In addition, it is possible to write information directly onto the tag at the unit level. Readers can be provided in the chutes to verify contents and order completion or, alternatively, one fixed scan of carton contents through a tunnel can be used. In this way, the sortation and allocation of orders can be verified in a highly automated process. This arrangement provides numerous benefits, including eliminating inventory adjustments, increased accuracy and increased and improved utilization of capital. The system can also provide significant increases in productivity.
 In the context of the distribution center stage of the supply chain, RFID technology can also be used to verify manual selection. In particular, by providing tag readers and/or tunnels for manual pick and sorters, hand-held or wearable units can be used to assist in manually picking or selecting units. The hand-held device reads the unit within the pick location (by pointing at the location/units) and systematically verifies that the user is in the right location and the product is the correct product. For example, the system emits an audio signal, such as a beep, to inform the user of the correct selection and indicates how many units to pick. The user pulls the units and then goes to the remaining locations to fulfill the store requirements. Upon pick completion, the carton is closed, sealed and sent on a conveyer through a tunnel or RFID tag reader to verify that the contents match the store requirements, thus guaranteeing 100% picking accuracy audits. Cartons with errors are recorded and diverted for correction, while others are routed to shipping. The benefits provided by this system include significant reduction, if not total elimination, of manual picking errors. Moreover, productivity can be increased by eliminating the requirement to read SKU data.
 In addition, by providing distribution center associates with tag readers and making appropriate system enhancements, the RFID technology can be used in connection with inventory control and quality assurance. For instance, the RFID technology can be used to decrease time associated with cycle counts and inventory audits. Moreover, the use of RFID technology eliminates the need to open cartons to determine contents and count (this increases picker accuracy as mentioned). In addition, the system reduces labor associated with searching for a product (exception mode) and reduces labor associated with mixes and wrong content of cartons outside of receiving.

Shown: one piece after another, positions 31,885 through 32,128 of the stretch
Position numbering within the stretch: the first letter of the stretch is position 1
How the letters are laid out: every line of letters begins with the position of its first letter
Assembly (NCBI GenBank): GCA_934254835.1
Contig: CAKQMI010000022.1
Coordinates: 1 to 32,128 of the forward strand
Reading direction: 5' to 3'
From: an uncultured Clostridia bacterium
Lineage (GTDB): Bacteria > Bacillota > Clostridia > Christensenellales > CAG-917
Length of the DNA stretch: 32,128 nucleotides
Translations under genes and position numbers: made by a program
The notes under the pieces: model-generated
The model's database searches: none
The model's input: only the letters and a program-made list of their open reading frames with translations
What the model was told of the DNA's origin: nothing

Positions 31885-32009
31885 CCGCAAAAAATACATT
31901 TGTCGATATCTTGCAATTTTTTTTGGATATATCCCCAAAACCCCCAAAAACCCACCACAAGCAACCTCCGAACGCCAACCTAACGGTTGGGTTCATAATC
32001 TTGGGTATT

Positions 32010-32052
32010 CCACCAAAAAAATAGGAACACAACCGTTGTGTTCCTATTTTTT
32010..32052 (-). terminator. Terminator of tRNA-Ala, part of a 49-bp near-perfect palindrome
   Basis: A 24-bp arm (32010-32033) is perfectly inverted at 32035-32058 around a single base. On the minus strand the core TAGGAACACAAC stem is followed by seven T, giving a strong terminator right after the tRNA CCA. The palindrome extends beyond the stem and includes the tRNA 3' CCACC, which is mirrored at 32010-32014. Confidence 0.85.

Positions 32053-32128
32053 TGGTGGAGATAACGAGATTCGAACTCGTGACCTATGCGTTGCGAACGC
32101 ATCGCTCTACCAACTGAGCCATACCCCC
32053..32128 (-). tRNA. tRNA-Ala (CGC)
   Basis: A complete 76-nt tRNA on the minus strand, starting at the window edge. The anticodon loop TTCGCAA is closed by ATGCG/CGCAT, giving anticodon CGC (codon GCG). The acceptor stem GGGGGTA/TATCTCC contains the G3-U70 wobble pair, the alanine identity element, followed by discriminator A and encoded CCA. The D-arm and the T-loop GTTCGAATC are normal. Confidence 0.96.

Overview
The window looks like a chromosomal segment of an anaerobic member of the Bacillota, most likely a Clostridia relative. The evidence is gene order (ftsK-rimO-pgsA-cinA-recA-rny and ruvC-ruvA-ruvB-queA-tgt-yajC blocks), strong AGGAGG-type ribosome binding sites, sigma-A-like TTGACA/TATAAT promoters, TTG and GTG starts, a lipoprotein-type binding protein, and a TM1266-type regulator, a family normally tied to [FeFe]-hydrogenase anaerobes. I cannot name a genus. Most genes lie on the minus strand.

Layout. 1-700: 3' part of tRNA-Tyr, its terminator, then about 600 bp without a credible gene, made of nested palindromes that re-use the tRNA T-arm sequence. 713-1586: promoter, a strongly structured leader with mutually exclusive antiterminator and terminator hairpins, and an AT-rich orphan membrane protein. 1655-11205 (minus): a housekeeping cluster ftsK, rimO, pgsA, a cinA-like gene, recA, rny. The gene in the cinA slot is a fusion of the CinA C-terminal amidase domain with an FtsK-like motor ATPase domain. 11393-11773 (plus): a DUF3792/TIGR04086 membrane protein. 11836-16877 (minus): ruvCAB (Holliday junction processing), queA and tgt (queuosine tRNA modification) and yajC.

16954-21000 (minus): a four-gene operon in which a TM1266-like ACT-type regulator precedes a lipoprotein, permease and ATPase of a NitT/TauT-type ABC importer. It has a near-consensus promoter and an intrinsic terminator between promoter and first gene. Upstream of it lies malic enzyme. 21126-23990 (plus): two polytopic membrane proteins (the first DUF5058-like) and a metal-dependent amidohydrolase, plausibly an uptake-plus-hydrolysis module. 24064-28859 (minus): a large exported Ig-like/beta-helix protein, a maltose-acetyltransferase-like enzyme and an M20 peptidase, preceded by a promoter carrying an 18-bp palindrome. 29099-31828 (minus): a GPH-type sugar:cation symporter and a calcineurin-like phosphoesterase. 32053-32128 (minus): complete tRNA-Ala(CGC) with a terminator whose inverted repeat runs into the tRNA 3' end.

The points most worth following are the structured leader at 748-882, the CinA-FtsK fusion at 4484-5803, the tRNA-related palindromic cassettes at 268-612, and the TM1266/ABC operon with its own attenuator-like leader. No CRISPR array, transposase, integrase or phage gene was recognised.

By providing tag readers, doorway portals, and tunnels equipped with tag readers at distribution center shipping docks, it is possible to track distribution center activity at the unit level. This eliminates the labor required to manually scan cartons, reduces misdiverts, and improves efficiency in the shipping process. Moreover, providing the tag readers and tunnels at distribution center shipping docks facilitates freight claims by providing visibility to the carton movement and contents. In connection with bill of lading applications, it is possible to print out a bill of lading with an RFID tag so that one scan of a tag at receipt would download the contents into the receiving system.
 By providing tags and a yard antenna system, it is also possible to implement a yard management system using active tags and appropriate equipment. This, for example, could be used to identify when a truck is on premises, where it is parked and what inventory is on the truck. This system should be designed to interface with the ScaN and warehouse management (WMS and TMS) systems.
 In one embodiment of the present invention, a portal dock loader 402, as shown in FIG. 4, is used as a tag reader. Portal Dock Loader 402 is preferably designed to work in conjunction with a Roller Table 404. Portal Dock Loader 402 includes a Sensing Portion 406 and a Stand Portion 408. Sensing Portion 406 preferably includes one or more RFID readers. These readers are preferably designed to interrogate RFID tags that pass proximate Sensing Portion 406.
 Bins 410 containing merchandise or items that include RFID tags can be moved across Sensing Portion 406 by using the Rolling Table 404. This permits the items of merchandise contained within Bin 410 to pass within an appropriate distance that permits the RFID readers disposed in Sensing Portion 406 to interrogate the RFID tags associated with the merchandise Bin 410. The RFID readers and Sensing Portion 406 are in communication with a Computer 412. As the readers interrogate the RFID tags, information is transmitted to Computer 412. In this way, as merchandise is moved down a conventional Rolling Table 404, inaccurate assessment of the merchandise can be collected by Computer 412.